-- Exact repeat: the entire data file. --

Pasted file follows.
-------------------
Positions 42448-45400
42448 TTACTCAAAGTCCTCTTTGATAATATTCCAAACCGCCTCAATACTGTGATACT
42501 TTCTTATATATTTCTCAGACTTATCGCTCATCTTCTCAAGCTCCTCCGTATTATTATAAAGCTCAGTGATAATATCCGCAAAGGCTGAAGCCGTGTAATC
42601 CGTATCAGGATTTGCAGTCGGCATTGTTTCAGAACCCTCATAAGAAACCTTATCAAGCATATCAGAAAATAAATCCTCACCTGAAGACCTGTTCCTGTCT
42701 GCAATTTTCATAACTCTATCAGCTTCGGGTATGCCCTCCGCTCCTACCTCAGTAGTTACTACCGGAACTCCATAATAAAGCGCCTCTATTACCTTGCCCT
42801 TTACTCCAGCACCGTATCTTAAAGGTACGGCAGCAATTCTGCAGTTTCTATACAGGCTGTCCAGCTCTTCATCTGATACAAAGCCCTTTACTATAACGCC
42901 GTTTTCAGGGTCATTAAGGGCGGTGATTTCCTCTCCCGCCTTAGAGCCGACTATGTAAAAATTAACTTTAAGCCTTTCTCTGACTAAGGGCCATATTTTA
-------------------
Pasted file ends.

Positions 42448-45400
42448 TTACTCAAAGTCCTCTTTGATAATATTCCAAACCGCCTCAATACTGTGATACT
42501 TTCTTATATATTTCTCAGACTTATCGCTCATCTTCTCAAGCTCCTCCGTATTATTATAAAGCTCAGTGATAATATCCGCAAAGGCTGAAGCCGTGTAATC
42601 CGTATCAGGATTTGCAGTCGGCATTGTTTCAGAACCCTCATAAGAAACCTTATCAAGCATATCAGAAAATAAATCCTCACCTGAAGACCTGTTCCTGTCT
42701 GCAATTTTCATAACTCTATCAGCTTCGGGTATGCCCTCCGCTCCTACCTCAGTAGTTACTACCGGAACTCCATAATAAAGCGCCTCTATTACCTTGCCCT
42801 TTACTCCAGCACCGTATCTTAAAGGTACGGCAGCAATTCTGCAGTTTCTATACAGGCTGTCCAGCTCTTCATCTGATACAAAGCCCTTTACTATAACGCC
42901 GTTTTCAGGGTCATTAAGGGCGGTGATTTCCTCTCCCGCCTTAGAGCCGACTATGTAAAAATTAACTTTAAGCCTTTCTCTGACTAAGGGCCATATTTTA